New York — Andrew Owen, an EVP of Wells Fargo Funds Management, says the $15 billion deal, which was announced October 3 and is set to close in December, would have little impact on the Wells Fargo Advantage Social Sustainability Fund, despite Wachovia’s hefty lineup of proprietary mutual funds. Wells is fully committed to the new fund, he says.
Sean Cunniff, a research director for TowerGroup, an independent research firm owned by MasterCard Inc., says: “Wells is the acquiring firm in this deal, and they will make the decisions about how to merge the fund families. Wells Fargo believes in the product, or it would not have gone through with the launch.”
Evergreen Funds of Charlotte, Wachovia’s proprietary fund family, does not have a similar fund, so the Wells product probably will not be affected, Cunniff says. He expects Wells to merge its funds with Evergreen’s over time.
Owen says the Social Sustainability Fund, which the San Francisco company launched October 15, will have a two-pronged investment strategy: The fund’s managers will use an inclusive screening process to ensure the fund invests in companies that are not connected to alcohol, tobacco, gambling, weapons manufacturing and the like.
The fund invests in stocks from 30 to 50 large-cap companies. It is subadvised by Nelson Capital Management of Palo Alto, Calif., a specialist in socially responsible investing.
Owen says he expects the fund to stand out because it seeks to attain the best performance first, with the socially responsible component of the process following Wells’ growth at a reasonable price strategy.
Socially responsible investing is growing faster than other types of managed investments, Owen says. Mutual fund assets under management grew about 3% over the past five years, while assets managed in socially responsible funds grew more than 18%, he says.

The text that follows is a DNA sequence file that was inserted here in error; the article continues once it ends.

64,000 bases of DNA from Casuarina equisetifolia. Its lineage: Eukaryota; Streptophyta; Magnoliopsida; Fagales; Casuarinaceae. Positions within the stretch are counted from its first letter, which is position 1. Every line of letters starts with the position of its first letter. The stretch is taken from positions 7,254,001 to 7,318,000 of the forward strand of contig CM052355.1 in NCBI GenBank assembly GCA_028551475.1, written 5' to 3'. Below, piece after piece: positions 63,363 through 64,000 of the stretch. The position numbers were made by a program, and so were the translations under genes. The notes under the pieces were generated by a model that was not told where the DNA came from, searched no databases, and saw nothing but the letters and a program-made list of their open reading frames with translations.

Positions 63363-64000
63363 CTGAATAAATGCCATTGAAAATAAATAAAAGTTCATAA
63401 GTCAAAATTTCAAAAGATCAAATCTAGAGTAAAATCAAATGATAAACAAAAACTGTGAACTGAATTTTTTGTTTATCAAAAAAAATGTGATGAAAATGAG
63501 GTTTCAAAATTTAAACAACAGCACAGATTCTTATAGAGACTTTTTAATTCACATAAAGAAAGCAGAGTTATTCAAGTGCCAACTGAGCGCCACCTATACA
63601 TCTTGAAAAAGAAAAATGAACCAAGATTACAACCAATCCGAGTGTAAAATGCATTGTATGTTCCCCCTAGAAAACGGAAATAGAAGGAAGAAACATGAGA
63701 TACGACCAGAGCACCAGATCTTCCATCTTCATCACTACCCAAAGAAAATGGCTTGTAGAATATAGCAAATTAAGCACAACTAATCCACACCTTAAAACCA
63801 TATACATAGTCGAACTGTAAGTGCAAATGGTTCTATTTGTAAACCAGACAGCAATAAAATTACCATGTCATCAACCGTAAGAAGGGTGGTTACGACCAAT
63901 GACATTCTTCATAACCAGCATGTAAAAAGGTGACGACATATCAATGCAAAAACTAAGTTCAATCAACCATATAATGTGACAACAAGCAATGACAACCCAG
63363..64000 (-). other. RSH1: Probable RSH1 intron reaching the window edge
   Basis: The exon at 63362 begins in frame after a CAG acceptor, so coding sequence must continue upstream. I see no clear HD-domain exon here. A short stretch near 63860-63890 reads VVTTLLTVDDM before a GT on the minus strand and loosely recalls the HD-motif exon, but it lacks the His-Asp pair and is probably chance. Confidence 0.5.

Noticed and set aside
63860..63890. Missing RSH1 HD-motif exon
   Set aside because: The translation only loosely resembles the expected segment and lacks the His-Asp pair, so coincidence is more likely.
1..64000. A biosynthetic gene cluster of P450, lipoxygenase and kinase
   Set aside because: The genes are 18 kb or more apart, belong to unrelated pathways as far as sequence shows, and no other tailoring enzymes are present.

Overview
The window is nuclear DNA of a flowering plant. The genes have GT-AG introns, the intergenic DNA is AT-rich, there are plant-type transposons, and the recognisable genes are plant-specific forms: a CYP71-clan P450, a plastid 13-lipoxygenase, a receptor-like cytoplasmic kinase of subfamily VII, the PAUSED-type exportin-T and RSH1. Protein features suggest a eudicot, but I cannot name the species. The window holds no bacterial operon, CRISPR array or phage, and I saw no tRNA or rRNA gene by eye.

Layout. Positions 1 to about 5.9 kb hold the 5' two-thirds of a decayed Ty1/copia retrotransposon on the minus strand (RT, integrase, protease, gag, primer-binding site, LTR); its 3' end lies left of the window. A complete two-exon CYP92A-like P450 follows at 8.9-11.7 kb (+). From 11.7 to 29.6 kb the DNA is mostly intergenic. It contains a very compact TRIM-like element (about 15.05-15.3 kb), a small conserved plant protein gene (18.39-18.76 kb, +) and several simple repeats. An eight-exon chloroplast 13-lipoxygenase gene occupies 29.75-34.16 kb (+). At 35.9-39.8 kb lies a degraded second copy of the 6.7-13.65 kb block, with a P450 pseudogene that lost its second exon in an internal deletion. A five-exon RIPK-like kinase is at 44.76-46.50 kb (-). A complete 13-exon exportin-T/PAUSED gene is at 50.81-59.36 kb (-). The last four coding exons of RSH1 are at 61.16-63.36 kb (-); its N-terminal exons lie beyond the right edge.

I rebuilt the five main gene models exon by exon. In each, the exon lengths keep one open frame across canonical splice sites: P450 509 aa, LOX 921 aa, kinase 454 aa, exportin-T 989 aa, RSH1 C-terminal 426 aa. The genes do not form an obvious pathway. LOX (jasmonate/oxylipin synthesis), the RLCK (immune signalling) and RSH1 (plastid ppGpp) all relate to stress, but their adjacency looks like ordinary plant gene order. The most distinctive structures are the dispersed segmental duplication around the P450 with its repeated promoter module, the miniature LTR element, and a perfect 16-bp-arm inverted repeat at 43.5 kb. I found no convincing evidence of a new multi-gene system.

“We see this investment philosophy becoming more mainstream in other ways as well,” he says. “For instance, more and more investment research firms offer research in this area.”
“Assets in socially responsible investments have grown substantially, and interest in socially responsible investing continues to grow, although socially responsible funds have been impacted by the market downturn along with every other type of fund,” he says. “However, socially responsible investing is still a controversial area, particularly in the world of institutional investing.”
“The Department of Labor just issued guidelines stating that socially responsible investment or, as they call it, investments in ‘economically targeted investments,’ can only be made in very limited circumstances and must adhere to strict fiduciary standards,” he says.
The most interesting aspect of the offering, Cunniff says, is that Wells/Nelson will apply fundamental analysis first.
“Essentially, this means they will not purchase a company just because it is run in a manner consistent with the social screens,” he says. “The investment performance is prioritized over the social aspects.”
Cunniff says Wells’ decision to hire an institutional manager with a track record and a time-tested process as a subadviser was a smart move, and will help the Wells Fargo Advantage Social Sustainability Fund gain credibility.
Source: American Banker
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